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The Role of Sin in The Crucible

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Peterson 1 Peterson, Nicole Period 3B Rayl English 11IB October 11, 2008 The Role of Sin in The Crucible "Ours is a divided empire in which certain ideas and emotions and actions are of God, and their opposites are of Lucifer. It is as impossible for most men to conceive of a morality without sin as of an earth without 'sky' " (Miller 1252). This is the introduction of sin in the Puritan world in The Crucible, and how it is irrevocably entwined with virtue. Yet it is sin that is the driving force in Arthur Miller's play, fully illustrating human nature: its limits and lack thereof. From the origins of the witch hunt in Abigail's lust and its continuation in Thomas Putnam's greed to its climax in John Proctor's wrath, Arthur Miller's play demonstrates the catastrophes that occur when an entire town is driven by sin. The Crucible's major events and characters are shaped by lust and envy, vanity, greed, and wrath. The entire Salem Witch Hunt is caused by the mutual lust between John Proctor and Abigail Williams, and her envy of Elizabeth Proctor that resulted from the affair. Although the play starts after the affair, the reader learns about it in a rather dramatic fashion, as Abigail shouts at John Proctor that "I know how you clutched my back behind your house and sweated like a stallion whenever I came near! ...read more.


Judge Danforth is another guilty of Peterson 3 vanity, again with his reputation. Yet the cost of his vanity is much higher than that of Parris': although it is Parris who encouraged the witch hunt hysteria, it is Danforth who condemned or pardoned the witches. In Act IV, Danforth has the authority to postpone the hangings when doubt arises as to the authenticity of the witches due to hang the coming morning. Yet Danforth does not postpone the hangings, because any doubt raised about these witches would be doubt raised about the validity of the other witches already hanged: "I will not receive a single plea for pardon or postponement... Postponement now speaks a floundering on my part; reprieve or pardon must cast doubt upon the guilt of them that died till now" (Miller 1324). Despite Hale's urging and Parris' pleas, Danforth refuses to budge- and more innocents are hanged due to his perverse sense of justice. It is Proctor's vanity, however, that strikes one the most. His vanity, again of his reputation, prevents him from revealing the root cause of the witch hysteria, and that Abigail herself revealed to him no witchcraft is involved, merely dancing. It is not until the truth will not derail the hysteria, not until that it is too late, that Proctor realizes he needs to expose their affair, in order to discredit Abigail. ...read more.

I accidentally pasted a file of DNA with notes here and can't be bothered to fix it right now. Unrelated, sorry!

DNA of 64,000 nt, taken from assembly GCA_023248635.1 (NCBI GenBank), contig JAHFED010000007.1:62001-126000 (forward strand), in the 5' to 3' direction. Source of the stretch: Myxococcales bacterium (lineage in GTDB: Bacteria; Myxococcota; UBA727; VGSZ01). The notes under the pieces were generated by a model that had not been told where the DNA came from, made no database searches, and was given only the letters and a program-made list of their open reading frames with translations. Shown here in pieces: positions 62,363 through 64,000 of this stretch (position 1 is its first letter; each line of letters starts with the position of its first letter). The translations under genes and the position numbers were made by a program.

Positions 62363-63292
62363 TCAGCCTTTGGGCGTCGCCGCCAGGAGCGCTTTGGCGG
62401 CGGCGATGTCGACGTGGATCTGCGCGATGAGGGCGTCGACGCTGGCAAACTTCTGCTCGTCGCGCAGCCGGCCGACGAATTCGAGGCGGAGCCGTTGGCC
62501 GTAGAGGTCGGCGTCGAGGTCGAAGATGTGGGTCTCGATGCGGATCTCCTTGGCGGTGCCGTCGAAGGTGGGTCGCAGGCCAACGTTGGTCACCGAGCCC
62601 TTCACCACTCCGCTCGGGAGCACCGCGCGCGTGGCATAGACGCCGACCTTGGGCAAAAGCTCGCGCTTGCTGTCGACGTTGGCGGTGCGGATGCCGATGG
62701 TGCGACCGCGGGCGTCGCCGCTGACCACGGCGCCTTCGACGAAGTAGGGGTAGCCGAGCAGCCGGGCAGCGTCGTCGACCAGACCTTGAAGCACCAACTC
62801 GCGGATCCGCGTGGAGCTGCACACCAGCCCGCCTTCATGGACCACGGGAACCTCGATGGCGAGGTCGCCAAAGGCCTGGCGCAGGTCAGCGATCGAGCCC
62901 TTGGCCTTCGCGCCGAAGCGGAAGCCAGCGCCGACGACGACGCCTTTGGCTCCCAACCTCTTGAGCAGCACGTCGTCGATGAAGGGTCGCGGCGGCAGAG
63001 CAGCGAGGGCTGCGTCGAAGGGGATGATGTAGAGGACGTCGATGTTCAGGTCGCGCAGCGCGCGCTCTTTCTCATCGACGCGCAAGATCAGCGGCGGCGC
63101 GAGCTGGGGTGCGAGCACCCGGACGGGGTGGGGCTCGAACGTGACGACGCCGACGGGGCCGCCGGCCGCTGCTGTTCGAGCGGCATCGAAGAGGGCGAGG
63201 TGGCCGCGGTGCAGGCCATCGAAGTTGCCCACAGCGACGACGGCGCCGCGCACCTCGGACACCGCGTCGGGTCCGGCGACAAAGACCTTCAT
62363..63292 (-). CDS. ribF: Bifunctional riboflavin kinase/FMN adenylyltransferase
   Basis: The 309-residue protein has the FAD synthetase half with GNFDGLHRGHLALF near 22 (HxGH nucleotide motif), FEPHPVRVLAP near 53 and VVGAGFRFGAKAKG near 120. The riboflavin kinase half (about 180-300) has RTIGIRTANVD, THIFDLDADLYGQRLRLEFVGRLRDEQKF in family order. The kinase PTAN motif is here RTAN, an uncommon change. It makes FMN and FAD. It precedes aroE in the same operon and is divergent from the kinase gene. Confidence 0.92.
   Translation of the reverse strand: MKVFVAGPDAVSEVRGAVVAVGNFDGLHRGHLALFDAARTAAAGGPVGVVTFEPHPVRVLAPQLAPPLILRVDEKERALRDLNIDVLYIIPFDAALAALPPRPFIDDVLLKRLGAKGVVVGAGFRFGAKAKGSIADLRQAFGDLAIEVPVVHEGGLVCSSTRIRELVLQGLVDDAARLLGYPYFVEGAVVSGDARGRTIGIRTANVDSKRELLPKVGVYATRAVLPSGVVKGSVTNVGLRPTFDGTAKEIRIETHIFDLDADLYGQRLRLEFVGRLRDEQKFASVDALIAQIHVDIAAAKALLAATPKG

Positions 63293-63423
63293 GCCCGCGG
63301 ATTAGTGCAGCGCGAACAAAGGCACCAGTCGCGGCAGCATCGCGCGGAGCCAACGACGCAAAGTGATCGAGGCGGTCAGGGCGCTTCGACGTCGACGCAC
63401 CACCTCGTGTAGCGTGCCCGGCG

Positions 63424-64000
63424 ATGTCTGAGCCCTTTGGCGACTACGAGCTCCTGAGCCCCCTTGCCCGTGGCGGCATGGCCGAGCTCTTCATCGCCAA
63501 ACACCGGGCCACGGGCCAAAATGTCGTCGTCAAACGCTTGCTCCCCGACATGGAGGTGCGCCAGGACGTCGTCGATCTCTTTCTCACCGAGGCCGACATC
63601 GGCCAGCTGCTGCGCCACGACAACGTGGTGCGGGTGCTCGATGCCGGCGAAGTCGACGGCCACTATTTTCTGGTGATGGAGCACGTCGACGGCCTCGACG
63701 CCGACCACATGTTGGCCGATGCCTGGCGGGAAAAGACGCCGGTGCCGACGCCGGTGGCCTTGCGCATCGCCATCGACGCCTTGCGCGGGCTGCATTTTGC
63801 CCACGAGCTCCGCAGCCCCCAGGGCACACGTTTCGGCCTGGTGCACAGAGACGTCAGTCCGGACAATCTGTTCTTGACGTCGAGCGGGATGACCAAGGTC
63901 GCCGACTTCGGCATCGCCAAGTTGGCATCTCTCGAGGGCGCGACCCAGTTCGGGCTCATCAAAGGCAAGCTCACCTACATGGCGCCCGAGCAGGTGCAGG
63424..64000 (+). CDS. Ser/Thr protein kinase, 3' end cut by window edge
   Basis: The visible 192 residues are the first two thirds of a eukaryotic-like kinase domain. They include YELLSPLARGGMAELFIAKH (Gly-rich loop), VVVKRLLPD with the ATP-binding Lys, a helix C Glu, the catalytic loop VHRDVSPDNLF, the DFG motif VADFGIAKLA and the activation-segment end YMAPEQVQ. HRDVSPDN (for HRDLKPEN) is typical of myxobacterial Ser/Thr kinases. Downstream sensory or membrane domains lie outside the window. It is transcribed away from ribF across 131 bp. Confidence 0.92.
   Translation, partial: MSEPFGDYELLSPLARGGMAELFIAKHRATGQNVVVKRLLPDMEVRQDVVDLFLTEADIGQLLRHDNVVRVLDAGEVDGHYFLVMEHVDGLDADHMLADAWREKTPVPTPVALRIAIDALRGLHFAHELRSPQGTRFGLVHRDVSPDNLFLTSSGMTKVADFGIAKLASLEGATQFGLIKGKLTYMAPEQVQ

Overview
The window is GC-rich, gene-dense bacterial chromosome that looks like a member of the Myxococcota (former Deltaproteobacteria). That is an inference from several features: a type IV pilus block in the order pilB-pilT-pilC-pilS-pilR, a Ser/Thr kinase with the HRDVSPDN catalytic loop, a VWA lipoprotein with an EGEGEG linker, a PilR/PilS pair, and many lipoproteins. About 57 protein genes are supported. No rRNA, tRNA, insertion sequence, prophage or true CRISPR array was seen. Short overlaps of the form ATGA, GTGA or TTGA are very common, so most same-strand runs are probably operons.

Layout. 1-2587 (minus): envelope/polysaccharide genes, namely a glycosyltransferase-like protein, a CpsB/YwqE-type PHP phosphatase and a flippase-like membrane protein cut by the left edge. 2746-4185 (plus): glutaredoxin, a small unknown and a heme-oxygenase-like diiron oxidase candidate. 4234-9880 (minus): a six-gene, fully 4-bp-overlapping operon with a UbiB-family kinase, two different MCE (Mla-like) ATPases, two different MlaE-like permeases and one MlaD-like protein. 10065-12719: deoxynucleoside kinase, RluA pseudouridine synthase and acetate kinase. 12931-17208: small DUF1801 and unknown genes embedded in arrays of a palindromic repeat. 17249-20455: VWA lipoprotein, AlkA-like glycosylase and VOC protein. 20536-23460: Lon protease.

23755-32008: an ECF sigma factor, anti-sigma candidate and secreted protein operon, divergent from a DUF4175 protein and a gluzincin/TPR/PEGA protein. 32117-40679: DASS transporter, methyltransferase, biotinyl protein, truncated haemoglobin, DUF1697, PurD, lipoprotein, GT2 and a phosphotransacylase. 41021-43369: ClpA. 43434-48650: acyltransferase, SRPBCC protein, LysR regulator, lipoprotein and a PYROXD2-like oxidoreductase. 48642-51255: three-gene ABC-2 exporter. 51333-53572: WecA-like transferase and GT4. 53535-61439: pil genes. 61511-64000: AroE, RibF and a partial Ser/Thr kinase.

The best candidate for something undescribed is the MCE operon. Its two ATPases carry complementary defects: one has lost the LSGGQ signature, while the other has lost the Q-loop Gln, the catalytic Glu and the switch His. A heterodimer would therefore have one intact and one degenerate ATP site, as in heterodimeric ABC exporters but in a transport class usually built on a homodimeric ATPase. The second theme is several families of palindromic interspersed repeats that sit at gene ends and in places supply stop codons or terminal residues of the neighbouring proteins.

Envy is a deadly sin, Mary" (Miller 1312). Her wrath eventually achieves her aim: to scare Mary back into accusing witches with her, but has an unexpected consequence: John Proctor is accused of witchcraft. But before this, John Proctor finally comes to the court against Abigail with Mary Warren, Francis Nurse, and Giles Corey. One by one they are discredited by the judges, until John finally bursts: "How do you call Heaven! Whore! Peterson 5 Whore!" (Miller 1308), at last throwing away his own good name in an attempt to restore true justice and sanity to Salem. In a reverse scene of the first time the reader sees Abigail and Proctor meet, it is Proctor confessing the sin and Abigail denying it. Unlike with John, however, Abigail's denials work, and John is thrown into jail for witchcraft. Thus Abigail's sin has come full circle, in denying her the only thing she wanted. In conclusion, sin is what puts the Salem witch hunt in action, from Abigail and John Proctor's lust to their wrath, to the final act's portrayal of endless vanity and the resulting, perverted sense of justice on Danforth's part. However, the play concludes on an uplifting note, with several heavenly virtues in evidence with Proctor's, Rebecca's, and Martha's ascendancy to the gallows: charity, fortitude, faith, hope. Eventually these become the driving forces in ridding Salem of the witch hunt hysteria for good. ...read more.

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